Sticks and stones may break your bones – but what if you couldn’t even feel them? As unreal as it may sound, some people are born with a condition that makes them unable to experience pain. Congenital insensitivity to pain is very rare, and incredibly dangerous. After all, pain is the body’s signal to stop that risky activity you’re currently engaged in. Without that trigger, what’s to keep you from doing serious damage to yourself?
People who can’t be hurt have to cope with the world in a different way. Even a hot cup of coffee presents a potential hazard when you have an inability to process the sensation of a burnt tongue. From physical problems to other emotional or behavioral disorders, individuals with this condition can experience them all. Sometimes the condition also includes anhidrosis, or the inability to sweat.
Facts about people who can’t feel pain are as fascinating as their condition is mysterious.
1. They’re Part Of A Very Small Group
There is not a definitive count on the number of cases of congenital insensitivity to pain worldwide, but the existing data suggests that this is an extremely rare disorder. The United States has under 100 reported cases of the condition. Japan has a comparatively high number of cases, over 300.
2. They Were Born This Way Thanks To A Genetic Mutation
This condition presents in two ways: congenital insensitivity to pain (CIP), and congenital insensitivity to pain with anhidrosis (CIPA). Both are caused by genetic mutations that interrupt the transmitting of pain signals to the brain.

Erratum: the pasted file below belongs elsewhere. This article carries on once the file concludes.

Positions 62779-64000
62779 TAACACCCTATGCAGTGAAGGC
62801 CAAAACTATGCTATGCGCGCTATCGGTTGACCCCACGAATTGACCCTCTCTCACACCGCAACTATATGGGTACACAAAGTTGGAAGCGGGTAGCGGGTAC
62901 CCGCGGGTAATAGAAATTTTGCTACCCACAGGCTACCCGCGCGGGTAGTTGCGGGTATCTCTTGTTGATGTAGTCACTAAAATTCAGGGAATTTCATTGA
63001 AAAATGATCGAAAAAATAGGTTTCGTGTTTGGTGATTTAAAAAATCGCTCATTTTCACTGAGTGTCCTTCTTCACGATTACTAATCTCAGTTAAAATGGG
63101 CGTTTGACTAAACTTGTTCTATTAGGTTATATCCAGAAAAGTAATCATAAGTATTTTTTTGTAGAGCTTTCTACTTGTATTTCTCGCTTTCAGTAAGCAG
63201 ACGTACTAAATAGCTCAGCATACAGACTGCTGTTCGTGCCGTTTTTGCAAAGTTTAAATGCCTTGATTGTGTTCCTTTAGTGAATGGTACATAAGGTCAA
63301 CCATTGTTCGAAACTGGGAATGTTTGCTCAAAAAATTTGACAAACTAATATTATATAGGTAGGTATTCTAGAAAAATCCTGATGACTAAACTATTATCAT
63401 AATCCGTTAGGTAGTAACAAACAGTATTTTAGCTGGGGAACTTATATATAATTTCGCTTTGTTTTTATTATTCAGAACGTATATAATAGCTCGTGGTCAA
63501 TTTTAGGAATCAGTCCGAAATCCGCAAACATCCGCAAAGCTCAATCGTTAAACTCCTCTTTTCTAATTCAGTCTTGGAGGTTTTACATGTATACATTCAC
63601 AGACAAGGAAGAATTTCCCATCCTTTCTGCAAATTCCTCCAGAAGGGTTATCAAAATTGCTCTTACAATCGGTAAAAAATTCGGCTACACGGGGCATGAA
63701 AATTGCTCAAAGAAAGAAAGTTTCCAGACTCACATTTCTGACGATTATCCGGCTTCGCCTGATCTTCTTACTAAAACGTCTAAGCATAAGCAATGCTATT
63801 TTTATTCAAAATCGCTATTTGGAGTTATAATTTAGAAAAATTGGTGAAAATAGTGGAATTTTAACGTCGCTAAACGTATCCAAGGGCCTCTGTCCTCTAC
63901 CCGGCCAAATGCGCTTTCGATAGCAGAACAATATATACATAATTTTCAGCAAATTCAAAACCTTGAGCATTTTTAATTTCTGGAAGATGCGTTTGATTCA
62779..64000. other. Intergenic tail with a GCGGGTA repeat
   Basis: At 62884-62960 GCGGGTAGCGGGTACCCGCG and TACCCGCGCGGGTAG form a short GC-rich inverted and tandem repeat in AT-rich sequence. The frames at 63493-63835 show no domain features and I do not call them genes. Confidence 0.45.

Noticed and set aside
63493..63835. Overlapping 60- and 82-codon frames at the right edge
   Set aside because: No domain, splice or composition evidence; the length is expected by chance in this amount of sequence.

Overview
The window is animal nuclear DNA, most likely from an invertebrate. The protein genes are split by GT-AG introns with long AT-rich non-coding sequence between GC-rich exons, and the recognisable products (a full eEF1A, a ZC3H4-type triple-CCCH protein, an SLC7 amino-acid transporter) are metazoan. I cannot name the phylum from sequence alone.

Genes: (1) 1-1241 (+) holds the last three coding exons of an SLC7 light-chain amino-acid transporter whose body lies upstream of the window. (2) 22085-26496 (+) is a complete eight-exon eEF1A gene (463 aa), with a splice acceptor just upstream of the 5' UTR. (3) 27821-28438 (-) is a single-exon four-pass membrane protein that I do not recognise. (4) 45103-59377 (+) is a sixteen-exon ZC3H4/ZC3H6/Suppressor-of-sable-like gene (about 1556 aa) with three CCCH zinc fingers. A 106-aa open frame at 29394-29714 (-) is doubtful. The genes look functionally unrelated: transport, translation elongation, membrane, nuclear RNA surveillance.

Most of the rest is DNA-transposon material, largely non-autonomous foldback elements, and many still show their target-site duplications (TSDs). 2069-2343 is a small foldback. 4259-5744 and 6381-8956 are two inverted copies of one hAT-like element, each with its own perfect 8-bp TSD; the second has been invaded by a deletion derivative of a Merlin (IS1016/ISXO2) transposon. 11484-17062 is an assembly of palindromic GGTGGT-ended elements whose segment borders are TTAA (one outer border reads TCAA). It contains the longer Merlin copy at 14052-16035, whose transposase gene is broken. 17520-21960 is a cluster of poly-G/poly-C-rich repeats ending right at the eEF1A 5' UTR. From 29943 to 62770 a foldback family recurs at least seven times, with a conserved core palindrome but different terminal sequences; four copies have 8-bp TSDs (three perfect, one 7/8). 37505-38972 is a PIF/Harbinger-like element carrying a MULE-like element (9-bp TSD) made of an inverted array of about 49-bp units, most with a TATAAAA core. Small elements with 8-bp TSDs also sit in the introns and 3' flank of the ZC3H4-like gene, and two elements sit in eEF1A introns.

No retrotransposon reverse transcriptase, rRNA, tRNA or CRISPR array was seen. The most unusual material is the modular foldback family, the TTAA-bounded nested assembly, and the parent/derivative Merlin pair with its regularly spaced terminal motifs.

In addition to pain, the condition can impact the sweat glands and temperature regulation. Individuals with CIPA sweat very little, or not at all, since they can’t experience changes in temperature.
3. They Might Not Have A Sense Of Smell
Sometimes, the inability to feel pain goes hand in hand with anosmia – the complete loss of the sense of smell. This is due to the same genetic mutation that causes the condition. Those mutated genes can also interfere with the olfactory sensory neurons that transmit smell-related information to the brain.
4. They Often Hurt Themselves Unintentionally
Since individuals with CIP are impervious to pain – and often temperature as well – they’re prone to hurting themselves by accident. Young children frequently injure their cheeks, tongues, and lips through chewing, and sometimes their fingers too. Burns are also a potential danger.
5. They Can Experience Autoamputation
The accidental damage people with CIP do to themselves can have dire long-term consequences. Repeated injuries to
certain areas of the body, particularly the fingers and toes, can cause damage to blood vessels. If these blood vessels do not recover, the area of the body they were once providing blood to will start to die from lack of oxygen. Ultimately, this can result in the detachment of the limb or digit from the body in a process known as spontaneous amputation or autoamputation.
6. They Can Suffer From Chronic Bone Infections
Osteomyelitis, a type of bacterial bone infection, can occur after a bone fracture. They cause fever, nausea, and tenderness or swelling in the affected area. Children with CIP are particularly prone to these infections, but they’re relatively easy to treat.
Repeated injuries may also cause a condition called Charcot joint or Charcot arthropathy, which degrades the bones and connective tissue surrounding joints.
10. They Might Also Suffer From Emotional Or Behavioral Disorders
Children with CIPA often exhibit learning disabilities that can interfere with processes such as conceptual thinking. Behavioral problems, like ADHD, can also affect children with the condition, and they may also experience fits of irritability and even rage.
11. Their Condition Can’t Be Cured, But Treatments Are In Development.
There is currently no cure for CIP or CIPA, so management of the disorder is imperative to an affected individual’s well-being. Specialists in various medical disciplines can help provide support, and parents and caretakers can limit environmental injury risks and keep an eye out for injuries.Treatments may be on the horizon. In 2015, researchers used an opioid that gave a woman with CIP the sensation of pain for the first time